Taxpayers come second to company in AIG plan
American International Group is throwing off its shackles. But taxpayers will be locked in for a while yet. The company’s deal with the government over its $100 billion of bailout funds makes the insurer’s finances simpler and healthier. That’s potentially good for shareholders. But initially the plan largely just rearranges the government’s interests. It is hard to see how it gets taxpayers cash back any sooner, while increasing their risk.
Bob Benmosche, the AIG boss, understandably likes the deal. It will remove the New York Federal Reserve as a senior secured creditor and swap the $49 billion scarlet letter of government bailout preferred shares for common stock. That should allow him to normalize a borrowing relationship with lenders right away and give him more flexibility. As for dealing with the government, the Treasury will take on the remaining New York Fed interests, leaving only one master for AIG to deal with.
Mr. Benmosche is right that the stigma of being one of the holdout recipients of Troubled Asset Relief Program aid as the program winds down wouldn’t be good for credibility. But AIG’s cheerful notion that the plan “provides for full repayment” of taxpayers is premature. Some $20 billion of New York Fed loans will be repaid, but the remaining Treasury interest will be ratcheted down the capital structure. Whether its 92.1 percent stake in AIG ends up being worth enough to repay taxpayers is up to financial markets.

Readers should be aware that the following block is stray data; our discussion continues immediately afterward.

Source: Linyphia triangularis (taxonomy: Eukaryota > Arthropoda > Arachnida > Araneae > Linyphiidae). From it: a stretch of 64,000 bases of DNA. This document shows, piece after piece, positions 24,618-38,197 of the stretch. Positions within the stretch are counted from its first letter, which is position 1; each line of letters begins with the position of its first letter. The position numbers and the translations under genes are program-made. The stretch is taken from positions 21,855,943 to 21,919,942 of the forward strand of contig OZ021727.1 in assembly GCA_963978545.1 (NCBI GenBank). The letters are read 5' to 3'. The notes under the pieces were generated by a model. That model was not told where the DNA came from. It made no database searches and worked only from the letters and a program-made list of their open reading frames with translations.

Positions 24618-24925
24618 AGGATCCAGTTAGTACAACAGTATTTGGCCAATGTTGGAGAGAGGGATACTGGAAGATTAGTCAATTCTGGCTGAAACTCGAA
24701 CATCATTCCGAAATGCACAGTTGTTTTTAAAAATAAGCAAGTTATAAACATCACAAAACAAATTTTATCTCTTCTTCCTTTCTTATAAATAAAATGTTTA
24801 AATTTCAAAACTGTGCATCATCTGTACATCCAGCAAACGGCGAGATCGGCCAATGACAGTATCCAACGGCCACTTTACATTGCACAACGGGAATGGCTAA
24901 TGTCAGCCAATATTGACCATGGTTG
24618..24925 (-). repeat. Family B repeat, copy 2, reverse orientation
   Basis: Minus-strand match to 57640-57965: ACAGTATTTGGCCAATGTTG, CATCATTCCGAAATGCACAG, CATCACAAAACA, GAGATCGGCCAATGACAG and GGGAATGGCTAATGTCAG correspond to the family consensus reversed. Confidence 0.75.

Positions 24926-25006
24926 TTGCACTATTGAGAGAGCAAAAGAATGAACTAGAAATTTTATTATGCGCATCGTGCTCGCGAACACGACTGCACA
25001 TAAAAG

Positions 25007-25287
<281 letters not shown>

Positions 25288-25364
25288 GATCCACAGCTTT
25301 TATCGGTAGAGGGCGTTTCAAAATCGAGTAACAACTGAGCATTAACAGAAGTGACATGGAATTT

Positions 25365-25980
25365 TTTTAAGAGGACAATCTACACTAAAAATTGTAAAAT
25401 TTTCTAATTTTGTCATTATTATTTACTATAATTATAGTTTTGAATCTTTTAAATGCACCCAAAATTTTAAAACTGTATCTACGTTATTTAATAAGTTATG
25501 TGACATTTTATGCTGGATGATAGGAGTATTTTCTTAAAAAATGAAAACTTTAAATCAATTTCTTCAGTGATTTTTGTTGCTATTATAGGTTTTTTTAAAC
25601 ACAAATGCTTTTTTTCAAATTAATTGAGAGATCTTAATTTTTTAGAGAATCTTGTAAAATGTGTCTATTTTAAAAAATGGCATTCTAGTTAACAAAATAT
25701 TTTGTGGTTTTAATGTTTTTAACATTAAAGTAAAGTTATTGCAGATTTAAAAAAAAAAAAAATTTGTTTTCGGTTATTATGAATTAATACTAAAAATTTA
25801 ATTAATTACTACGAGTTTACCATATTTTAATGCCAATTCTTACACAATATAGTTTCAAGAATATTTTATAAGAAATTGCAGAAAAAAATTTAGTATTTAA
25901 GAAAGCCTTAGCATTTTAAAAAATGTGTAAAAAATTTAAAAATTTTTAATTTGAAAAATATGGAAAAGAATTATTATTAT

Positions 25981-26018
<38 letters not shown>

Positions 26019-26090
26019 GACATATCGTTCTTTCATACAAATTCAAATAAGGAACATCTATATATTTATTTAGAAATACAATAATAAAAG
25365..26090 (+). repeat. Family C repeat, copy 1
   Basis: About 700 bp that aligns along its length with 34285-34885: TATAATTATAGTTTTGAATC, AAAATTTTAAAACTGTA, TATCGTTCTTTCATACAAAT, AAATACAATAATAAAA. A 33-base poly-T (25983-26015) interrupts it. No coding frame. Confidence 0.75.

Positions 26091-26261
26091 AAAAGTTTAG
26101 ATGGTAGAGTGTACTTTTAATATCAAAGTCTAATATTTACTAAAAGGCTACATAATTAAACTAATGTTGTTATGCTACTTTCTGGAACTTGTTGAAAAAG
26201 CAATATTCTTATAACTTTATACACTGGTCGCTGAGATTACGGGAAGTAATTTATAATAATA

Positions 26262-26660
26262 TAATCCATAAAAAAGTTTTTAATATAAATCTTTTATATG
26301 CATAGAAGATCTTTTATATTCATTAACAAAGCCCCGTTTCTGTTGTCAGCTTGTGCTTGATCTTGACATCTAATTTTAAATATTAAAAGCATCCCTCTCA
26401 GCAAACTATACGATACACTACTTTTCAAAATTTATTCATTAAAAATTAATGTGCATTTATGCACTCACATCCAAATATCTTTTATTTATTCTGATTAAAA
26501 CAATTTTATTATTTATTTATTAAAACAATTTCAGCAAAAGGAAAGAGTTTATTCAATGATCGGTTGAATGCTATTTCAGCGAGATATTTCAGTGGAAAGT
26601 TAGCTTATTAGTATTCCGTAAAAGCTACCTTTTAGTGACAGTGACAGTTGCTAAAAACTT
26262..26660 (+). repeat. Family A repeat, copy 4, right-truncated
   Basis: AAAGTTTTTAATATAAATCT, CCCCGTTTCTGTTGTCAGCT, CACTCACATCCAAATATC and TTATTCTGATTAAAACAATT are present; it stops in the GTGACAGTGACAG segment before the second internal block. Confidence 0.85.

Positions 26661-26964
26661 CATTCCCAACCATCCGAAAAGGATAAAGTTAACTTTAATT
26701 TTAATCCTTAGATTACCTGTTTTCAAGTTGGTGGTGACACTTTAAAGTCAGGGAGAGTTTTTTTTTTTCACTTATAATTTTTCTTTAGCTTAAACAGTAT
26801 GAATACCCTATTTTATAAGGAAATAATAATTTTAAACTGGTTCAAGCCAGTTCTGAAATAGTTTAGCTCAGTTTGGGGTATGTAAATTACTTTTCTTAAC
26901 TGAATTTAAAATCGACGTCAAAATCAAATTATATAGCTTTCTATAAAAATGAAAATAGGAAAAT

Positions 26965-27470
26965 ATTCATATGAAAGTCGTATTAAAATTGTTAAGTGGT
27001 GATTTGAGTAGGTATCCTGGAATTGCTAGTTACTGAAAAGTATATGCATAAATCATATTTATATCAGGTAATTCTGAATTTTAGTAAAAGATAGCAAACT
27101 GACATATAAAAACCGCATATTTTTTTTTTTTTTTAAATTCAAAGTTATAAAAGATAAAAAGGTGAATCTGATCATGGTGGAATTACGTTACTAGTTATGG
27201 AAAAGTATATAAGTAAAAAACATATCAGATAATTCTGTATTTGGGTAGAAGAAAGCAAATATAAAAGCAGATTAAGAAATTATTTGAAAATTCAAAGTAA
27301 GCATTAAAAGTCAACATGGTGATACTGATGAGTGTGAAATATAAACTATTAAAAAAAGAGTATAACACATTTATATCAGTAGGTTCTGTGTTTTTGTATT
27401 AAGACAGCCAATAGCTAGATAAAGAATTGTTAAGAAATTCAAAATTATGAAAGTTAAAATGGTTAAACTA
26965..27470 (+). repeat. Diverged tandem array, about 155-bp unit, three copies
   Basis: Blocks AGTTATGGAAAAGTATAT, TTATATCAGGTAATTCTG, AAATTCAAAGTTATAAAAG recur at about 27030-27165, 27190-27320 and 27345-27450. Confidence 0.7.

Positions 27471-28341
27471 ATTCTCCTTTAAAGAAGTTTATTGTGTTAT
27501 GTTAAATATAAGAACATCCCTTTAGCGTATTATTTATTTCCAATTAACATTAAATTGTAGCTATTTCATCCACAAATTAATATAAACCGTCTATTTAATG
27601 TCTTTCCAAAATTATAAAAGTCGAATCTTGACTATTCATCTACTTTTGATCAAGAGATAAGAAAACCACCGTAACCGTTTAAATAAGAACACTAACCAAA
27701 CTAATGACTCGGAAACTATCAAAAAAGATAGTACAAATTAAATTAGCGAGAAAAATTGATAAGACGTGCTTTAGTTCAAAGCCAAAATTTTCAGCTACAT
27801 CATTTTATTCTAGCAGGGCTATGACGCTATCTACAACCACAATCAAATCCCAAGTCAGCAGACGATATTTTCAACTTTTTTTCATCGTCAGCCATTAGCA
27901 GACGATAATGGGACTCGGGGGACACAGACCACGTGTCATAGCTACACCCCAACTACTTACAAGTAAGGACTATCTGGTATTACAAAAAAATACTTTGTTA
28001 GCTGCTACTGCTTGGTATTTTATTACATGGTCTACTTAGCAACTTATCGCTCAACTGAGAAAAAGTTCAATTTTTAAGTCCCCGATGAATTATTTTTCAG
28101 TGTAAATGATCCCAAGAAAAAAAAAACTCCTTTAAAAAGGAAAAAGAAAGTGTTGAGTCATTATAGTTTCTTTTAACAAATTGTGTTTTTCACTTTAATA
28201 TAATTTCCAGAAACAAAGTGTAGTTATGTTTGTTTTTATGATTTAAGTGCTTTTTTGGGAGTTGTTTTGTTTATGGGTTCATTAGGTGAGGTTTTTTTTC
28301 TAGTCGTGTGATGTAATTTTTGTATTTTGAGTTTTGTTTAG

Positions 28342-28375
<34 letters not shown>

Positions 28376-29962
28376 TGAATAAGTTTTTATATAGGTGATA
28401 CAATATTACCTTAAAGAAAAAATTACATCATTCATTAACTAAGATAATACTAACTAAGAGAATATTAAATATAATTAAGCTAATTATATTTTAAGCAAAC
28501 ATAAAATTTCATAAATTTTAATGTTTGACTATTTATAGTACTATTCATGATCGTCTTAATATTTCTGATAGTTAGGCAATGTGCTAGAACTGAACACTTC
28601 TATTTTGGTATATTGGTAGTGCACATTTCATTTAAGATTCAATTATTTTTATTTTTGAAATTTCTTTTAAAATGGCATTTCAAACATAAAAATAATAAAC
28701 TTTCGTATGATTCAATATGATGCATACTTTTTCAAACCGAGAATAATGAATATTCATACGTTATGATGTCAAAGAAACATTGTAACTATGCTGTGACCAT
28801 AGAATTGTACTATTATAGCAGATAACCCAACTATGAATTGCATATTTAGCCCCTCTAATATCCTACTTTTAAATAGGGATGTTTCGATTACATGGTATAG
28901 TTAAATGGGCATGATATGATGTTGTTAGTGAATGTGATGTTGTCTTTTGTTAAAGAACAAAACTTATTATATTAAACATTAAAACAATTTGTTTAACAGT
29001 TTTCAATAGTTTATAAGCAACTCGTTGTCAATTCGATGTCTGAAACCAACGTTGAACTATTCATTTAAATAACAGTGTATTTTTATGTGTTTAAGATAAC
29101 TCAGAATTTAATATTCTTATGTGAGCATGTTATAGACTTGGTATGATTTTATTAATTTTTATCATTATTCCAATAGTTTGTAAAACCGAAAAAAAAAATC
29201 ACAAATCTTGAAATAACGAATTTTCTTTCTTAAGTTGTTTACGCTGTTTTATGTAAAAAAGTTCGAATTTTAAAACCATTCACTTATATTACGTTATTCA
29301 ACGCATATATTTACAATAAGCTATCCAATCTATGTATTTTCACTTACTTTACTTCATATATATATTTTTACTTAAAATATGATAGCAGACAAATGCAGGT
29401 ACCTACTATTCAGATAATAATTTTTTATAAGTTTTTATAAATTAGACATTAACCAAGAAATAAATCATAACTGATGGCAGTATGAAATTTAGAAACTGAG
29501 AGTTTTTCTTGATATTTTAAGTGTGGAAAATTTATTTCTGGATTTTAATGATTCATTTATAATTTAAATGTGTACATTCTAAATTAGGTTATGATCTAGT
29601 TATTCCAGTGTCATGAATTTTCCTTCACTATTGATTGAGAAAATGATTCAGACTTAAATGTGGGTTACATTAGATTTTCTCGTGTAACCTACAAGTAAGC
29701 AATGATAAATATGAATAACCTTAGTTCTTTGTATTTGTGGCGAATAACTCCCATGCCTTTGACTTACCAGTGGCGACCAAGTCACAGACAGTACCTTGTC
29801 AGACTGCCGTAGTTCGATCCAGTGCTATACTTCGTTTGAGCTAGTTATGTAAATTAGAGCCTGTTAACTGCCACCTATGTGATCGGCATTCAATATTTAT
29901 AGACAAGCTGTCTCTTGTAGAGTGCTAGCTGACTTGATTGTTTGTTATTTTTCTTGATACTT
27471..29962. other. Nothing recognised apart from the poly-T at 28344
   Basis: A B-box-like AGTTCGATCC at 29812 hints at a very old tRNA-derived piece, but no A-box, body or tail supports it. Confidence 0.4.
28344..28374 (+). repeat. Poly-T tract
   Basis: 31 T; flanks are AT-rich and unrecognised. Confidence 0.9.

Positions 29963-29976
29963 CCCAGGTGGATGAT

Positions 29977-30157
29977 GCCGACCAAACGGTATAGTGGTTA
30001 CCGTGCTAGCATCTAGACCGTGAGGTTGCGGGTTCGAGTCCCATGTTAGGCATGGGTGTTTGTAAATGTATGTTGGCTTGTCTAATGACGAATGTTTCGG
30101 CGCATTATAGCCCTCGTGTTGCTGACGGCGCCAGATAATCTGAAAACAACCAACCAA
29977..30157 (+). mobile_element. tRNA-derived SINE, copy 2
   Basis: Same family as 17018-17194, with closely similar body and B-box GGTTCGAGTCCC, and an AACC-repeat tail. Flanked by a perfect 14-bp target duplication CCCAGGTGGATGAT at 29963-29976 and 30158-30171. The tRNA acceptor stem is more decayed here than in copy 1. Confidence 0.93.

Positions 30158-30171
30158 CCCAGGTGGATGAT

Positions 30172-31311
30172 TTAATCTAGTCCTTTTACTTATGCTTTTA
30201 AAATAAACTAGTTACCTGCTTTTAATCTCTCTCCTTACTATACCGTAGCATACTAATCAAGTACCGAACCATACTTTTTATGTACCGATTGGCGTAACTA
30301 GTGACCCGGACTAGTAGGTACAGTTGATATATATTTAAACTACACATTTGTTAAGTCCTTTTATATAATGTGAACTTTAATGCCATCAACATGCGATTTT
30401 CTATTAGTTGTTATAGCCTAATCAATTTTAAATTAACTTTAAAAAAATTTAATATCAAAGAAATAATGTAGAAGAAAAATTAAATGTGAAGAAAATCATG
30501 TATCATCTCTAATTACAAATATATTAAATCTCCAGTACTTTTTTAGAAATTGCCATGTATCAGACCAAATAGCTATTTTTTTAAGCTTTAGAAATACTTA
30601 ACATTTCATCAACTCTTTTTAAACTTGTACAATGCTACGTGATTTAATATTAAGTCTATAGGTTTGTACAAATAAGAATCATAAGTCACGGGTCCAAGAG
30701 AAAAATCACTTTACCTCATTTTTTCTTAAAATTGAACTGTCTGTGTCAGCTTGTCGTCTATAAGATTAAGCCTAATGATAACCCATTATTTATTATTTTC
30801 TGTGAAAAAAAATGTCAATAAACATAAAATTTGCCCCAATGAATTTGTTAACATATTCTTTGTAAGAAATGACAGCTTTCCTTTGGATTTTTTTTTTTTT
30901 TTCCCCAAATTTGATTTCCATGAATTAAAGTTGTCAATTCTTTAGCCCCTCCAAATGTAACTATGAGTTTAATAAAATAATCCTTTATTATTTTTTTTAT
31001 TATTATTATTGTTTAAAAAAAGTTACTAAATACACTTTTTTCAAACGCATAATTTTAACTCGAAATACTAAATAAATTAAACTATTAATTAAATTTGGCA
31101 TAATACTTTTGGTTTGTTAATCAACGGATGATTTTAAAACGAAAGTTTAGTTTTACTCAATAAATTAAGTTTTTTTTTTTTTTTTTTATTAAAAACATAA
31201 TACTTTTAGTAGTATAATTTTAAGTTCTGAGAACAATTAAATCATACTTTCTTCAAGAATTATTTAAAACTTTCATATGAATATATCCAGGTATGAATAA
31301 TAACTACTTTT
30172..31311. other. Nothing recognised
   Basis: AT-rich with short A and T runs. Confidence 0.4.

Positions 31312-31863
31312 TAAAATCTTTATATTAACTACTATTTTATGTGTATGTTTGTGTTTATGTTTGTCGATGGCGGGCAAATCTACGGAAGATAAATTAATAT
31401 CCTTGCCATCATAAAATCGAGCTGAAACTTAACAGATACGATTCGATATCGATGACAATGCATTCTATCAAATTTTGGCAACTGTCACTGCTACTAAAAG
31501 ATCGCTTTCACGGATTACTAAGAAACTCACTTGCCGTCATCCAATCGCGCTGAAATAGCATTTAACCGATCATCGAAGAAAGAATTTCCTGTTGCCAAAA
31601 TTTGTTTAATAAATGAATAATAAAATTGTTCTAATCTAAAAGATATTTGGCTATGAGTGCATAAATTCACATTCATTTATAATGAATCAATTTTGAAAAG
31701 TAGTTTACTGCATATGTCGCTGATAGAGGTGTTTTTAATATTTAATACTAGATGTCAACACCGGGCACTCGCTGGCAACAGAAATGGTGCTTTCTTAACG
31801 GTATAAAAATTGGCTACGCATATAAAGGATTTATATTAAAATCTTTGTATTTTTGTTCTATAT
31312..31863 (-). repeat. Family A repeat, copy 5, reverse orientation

To be fair, the Treasury would be in the money today. And Mr. Benmosche, having improved AIG’s performance, wants to increase its value further. Meanwhile, the government is making money on its sale of Citigroup shares, a precedent that hasn’t gone unnoticed. But selling a less than 30 percent stake in the bank, initially worth some $25 billion, is taking the government longer than originally anticipated. Mr. Benmosche’s suggestion that offloading a far larger stake in AIG may take 18 months sounds optimistic.
Normalizing AIG’s financial situation is a step forward. And the government could make money on its equity stake. However, as investment advisers repeatedly warn, stock prices can go down as well as up. Mr. Benmosche and his colleagues can breathe easier as soon as the plan gets locked in; taxpayers will have to wait.